Outlaw’s MeetUp Makes Players Consider What Moves Us

“It’s behind the tree!” the the boy yelled. “It’s right there!” He and his brother were in jail again, and their mom was busy guarding their flag on the other side. But they wouldn’t be there for long. A woman sprinted across enemy lines, tagging them free, and the trio jogged back to their territory, their arms stretched high in triumph.

FLEX-AO-JuneOn a Sunday in October, artist Adrienne Outlaw organized a game of Capture the Flag that allowed children to be models of wellness. Capture the Flag requires team members to communicate and strategize and rewards different levels of athleticism and skill. Players found themselves conversing more with the people they didn’t know than those they did, and adults relied on the speed and gall of children to race to the opponent’s side and capture the flag, their pursuit of fun guiding them every step of the way. The game quickly became an exercise in community bonding as much as physical resilience, and players enjoyed an emotional and spiritual workout to boot.

The game was the latest in Outlaw’s social practice work MeetUp, which invites us to consider the ways we exercise health and harmony with each other. At the core of the piece is the concept that individual responsibility can cause a sea change. A subtle shift in our lifestyle choices–honoring ourselves and bodies, valuing the food that we eat, and celebrating movement–can effect change around us, rippling out to transform our society at large.

MeetUp events have participants considering what we hunger for and why we move. We eat for sustenance and to commune with those we love. Sometimes, we eat to feed something that food alone will not satisfy. We engage in fitness practices to live longer, to look better, to socialize. We exercise to feel good, to beat back stress and keep emotional exhaustion at bay. Sometimes, we exercise to gain entry into an exclusive club of fit people. The deluge of media attention on fitness and the emotional gymnastics of well being are enough to cloud our intentions. By getting out of the gym and onto the field, MeetUp players became willing participants in a workout that left them sore but emotionally nourished.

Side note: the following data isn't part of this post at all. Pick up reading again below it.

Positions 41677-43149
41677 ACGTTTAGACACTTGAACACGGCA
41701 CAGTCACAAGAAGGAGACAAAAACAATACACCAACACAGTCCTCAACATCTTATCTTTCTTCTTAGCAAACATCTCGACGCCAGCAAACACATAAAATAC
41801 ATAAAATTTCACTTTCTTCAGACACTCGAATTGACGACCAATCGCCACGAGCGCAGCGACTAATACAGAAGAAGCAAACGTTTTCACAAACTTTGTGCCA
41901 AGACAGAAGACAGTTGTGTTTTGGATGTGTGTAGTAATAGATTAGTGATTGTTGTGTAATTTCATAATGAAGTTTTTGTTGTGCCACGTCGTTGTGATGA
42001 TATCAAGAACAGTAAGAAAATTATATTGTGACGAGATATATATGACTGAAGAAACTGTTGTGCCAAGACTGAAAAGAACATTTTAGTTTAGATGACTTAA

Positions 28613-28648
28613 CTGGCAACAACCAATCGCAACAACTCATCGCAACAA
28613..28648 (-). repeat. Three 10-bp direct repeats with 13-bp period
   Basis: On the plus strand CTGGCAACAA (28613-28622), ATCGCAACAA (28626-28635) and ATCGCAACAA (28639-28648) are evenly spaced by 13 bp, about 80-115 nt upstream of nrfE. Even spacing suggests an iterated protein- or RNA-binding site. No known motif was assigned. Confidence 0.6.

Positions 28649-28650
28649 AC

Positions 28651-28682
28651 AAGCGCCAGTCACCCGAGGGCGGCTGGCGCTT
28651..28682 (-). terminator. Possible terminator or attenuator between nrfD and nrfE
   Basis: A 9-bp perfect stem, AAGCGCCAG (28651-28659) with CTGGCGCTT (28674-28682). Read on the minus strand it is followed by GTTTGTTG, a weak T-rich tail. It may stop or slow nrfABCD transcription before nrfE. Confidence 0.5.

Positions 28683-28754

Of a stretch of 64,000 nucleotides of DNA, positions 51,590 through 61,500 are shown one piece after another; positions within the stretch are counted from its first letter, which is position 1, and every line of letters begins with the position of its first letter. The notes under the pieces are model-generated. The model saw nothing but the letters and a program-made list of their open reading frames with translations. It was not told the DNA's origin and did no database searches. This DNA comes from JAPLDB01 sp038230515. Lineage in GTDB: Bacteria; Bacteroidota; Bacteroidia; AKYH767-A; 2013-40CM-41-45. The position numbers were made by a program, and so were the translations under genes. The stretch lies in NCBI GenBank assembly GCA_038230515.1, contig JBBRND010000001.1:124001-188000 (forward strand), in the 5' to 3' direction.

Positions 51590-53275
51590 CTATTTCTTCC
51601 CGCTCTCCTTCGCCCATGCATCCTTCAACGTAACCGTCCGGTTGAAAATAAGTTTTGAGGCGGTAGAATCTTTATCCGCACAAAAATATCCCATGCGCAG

Like all of Outlaw’s MeetUp events, Capture the Flag has an aesthetic component. The game itself was captured by photo and video and will be displayed as part of Outlaw’s video installation project, on view in the Parthenon through January. MeetUp acts as the capstone of FLEX IT! My Body My Temple, an evolving exhibition in the Parthenon Museum and on Centennial Park grounds that engages multiple artists with Nashvillians and addresses health, harmony, and wellness on a community level.

True to her oeuvre, Outlaw’s MeetUp underlines what really feeds us–communion with each other, the unity of purposeful action, and the benefits of being present for what moves us.

This Weekend: the One Mile Musical Loop and Capture the Flag at the Park

captureOn October 11-12, Centennial Park will act as a true Greek agora when FLEX IT! My Body My Temple addresses the health care crisis with socially engaged art. Nashvillians will come together and get moving with two unique events.

Saturday, social practice art collective Public Doors and Windows will stage One Mile Loop, a multi band performance around the walking trail that’s based on the habits and musical preferences of six park regulars who were interviewed by the collective earlier this year. Their music ranges from Rancid to Rodgers and Hammerstein and will be performed in varied genres, from melodic pop to heavy soul. Along the route, the collective is constructing historical markers that profile each participant. The piece invites park visitors to consider fitness in a new way that allows them to enjoy diversity of experience and intimately engage with the tastes and habits of others. Time: 3-4 p.m.